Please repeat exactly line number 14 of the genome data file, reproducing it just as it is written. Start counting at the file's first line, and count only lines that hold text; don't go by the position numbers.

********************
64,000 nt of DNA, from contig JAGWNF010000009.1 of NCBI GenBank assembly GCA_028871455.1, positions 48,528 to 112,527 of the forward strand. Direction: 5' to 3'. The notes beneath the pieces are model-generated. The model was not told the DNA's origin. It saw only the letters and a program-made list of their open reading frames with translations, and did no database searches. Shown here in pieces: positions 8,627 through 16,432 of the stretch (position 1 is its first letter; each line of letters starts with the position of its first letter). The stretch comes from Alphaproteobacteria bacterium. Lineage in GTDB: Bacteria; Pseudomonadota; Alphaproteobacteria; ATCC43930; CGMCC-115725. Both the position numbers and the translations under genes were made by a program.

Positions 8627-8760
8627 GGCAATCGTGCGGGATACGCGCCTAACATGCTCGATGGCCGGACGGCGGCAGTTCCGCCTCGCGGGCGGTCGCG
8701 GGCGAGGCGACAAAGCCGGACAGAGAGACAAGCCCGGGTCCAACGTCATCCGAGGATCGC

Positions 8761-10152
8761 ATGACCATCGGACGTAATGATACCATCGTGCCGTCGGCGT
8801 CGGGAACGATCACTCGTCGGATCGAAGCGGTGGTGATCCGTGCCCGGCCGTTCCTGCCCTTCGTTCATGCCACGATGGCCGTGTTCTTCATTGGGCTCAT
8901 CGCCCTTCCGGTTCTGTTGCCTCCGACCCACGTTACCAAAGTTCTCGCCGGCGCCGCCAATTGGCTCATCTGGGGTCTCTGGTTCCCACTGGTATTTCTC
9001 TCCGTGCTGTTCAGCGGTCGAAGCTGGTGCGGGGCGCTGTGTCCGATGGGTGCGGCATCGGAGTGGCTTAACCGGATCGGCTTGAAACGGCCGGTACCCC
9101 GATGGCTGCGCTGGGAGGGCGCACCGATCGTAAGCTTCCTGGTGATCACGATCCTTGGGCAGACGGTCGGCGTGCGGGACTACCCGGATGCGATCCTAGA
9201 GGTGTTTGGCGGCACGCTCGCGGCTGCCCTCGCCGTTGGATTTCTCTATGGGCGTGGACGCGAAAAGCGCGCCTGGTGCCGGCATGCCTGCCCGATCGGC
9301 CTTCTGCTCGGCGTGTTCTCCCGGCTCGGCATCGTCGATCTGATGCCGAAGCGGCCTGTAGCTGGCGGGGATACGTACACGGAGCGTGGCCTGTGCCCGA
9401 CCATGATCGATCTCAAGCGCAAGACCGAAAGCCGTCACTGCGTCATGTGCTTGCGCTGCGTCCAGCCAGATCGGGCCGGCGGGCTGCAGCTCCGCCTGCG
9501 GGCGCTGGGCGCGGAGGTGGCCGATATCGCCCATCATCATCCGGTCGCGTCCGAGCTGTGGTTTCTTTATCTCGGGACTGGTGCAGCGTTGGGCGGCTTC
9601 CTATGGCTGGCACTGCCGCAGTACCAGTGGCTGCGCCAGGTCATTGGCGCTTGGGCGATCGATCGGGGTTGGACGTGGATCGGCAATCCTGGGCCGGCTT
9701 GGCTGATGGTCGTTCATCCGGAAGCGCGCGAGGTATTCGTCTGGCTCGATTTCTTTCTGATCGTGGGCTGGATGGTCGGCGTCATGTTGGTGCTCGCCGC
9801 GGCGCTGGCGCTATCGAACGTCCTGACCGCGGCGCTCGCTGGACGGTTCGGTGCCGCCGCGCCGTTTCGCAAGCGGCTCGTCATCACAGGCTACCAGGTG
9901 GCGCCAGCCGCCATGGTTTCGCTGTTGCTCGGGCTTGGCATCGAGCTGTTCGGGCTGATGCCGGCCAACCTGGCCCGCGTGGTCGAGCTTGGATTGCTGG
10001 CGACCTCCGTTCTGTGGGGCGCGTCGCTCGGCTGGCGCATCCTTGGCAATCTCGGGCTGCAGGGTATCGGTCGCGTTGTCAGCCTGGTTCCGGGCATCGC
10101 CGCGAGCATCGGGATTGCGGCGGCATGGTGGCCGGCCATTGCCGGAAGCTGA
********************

9501 GGCGCTGGGCGCGGAGGTGGCCGATATCGCCCATCATCATCCGGTCGCGTCCGAGCTGTGGTTTCTTTATCTCGGGACTGGTGCAGCGTTGGGCGGCTTC